Fig. 3
figure 3

Chromosomal distributions of non-syntenic genes. Proportion of non-syntenic genes per total number of genes for (a) wheat chromosome 3B, (b) rice chromosome 1, and (c) sorghum chromosome 3. For wheat, the proportion of non-syntenic genes per total gene count was plotted in a sliding window of 10 Mb with a step of 1 Mb; in rice, 1 Mb sliding window with a step of 0.1 Mb, and for sorghum a 5 Mb sliding window with a step of 0.5 Mb. Pseudogenes were removed

In this study, we define 3B non-syntenic genes as those genes originating from duplication or translocation events that occurred specifically in the wheat lineage after the divergence with Brachypodium approximately 39 MYA. In order to gain deeper insights into the more recent evolution history, we used the partially sequenced genomes of barley (common ancestor: approximately 11.6 MYA) and wheat homeologous chromosomes 3A and 3D from the chromosome survey sequence (common ancestor: approximately 6.5 MYA; Fig. 1). We distinguished a set of 3B-specific genes, representing 3B non-syntenic genes for which no ortholog was found on barley 3H and no homeolog on wheat chromosomes 3A or 3D. We compared these 3B-specific genes to the non-syntenic genes that were conserved with either 3A, 3D, or 3H. These two subclasses allowed us to distinguish ‘old’ and ‘recent’ non-syntenic genes. Old non-syntenic genes relocated before the divergence of the A/B/D progenitor species more than 6.5 MYA. We know from previous studies that intrachromosomal duplicates have a higher proportion at the distal regions of chromosome 3B [14], so we chose one random representative per duplicate family to avoid biasing the chromosomal distribution plot. In total, we found 161 recent (duplicated <6.5 MYA) and 738 old (duplicated between 6.5 and 39 MYA) non-syntenic gene representatives on the 3B pseudomolecule. Their distribution pattern revealed that the recent interchromosomal gene duplication and/or translocation events occurred on average at a similar rate along the chromosome (Fig. 4a). Interestingly, there is a spike in the centromeric region, suggesting that there may be a slight preferential insertion of non-syntenic genes into this region, as in rice and sorghum (Fig. 3). For older non-syntenic genes, the proportion increases towards the distal ends of the chromosome (Fig. 4b), corresponding to the regions where meiotic recombination mainly occurs [14].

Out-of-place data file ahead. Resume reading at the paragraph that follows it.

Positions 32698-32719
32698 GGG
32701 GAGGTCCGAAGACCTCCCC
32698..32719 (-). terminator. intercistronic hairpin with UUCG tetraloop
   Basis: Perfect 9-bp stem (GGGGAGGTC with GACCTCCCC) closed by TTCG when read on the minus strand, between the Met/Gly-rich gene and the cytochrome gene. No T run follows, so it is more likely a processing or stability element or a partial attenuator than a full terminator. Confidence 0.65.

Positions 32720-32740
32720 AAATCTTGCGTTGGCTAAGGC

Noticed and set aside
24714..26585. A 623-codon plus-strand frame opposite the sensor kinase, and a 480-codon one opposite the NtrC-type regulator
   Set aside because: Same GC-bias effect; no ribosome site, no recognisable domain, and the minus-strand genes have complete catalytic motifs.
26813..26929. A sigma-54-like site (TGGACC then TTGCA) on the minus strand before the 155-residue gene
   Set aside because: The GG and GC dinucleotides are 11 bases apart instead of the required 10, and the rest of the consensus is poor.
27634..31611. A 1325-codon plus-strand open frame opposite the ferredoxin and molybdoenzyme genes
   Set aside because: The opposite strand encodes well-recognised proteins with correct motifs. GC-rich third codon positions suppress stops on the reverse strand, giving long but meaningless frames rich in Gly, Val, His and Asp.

Fig. 4
figure 4

Comparison of the distributions of older versus more recent wheat non-syntenic genes along chromosome 3B. a “Recent” non-syntenic genes that moved after the divergence of the wheat progenitors (carried by 3B but without homolog on 3A, 3D, or 3H). b “Older” non-syntenic genes that have moved in the Triticeae lineage after divergence with Brachypodium and before the divergence of the wheat progenitors. These are 3B non-syntenic genes with a homolog on 3A, 3D, or 3H. The proportion of older and more recent non-syntenic genes out of the total number of genes was calculated within a 10 Mb sliding window with a step of 1 Mb. The centromeric/pericentromeric region is highlighted in the gray box

Non-syntenic genes are functional and may provide adaptive advantages

Non-syntenic genes appear to be significantly shorter in size than syntenic genes when considering gene length (introns + exons), coding sequence (CDS) length, and number of exons (Table 3). However, although the distribution of the syntenic gene CDS size has a higher upper tail (Additional file 1: Figure S6), the median CDS for syntenic and non-syntenic genes is nearly the same. Using deep transcriptome sequencing data from 15 different conditions (see Materials and Methods, [34]), we observed that 74 % of the non-syntenic genes are expressed in at least one condition (Table 3). Although this proportion is significantly lower than the 83 % of expressed syntenic genes, this indicates that the majority of non-syntenic genes are still functional and not only remnants of intense duplication activity. Interestingly, expressed non-syntenic genes are transcribed in fewer conditions on average (9 vs. 12 conditions) and at a lower intensity than syntenic genes (142 vs. 261 mean FPKM; Table 3 and Additional file 1: Figure S6). Forty-two percent of the genes expressed specifically in one condition are non-syntenic, whereas 84 % of those expressed constitutively are syntenic. Furthermore, non-syntenic genes have fewer numbers of alternative splice variants compared to syntenic genes (3.6 vs. 5.3) (Table 3). These results suggest that either non-syntenic genes have acquired a tissue-specific expression pattern through processes like subfunctionalization, or that genes expressed in a tissue-specific manner are more likely to be duplicated.

Table 3 Structural and functional features of the 3B syntenic and non-syntenic genes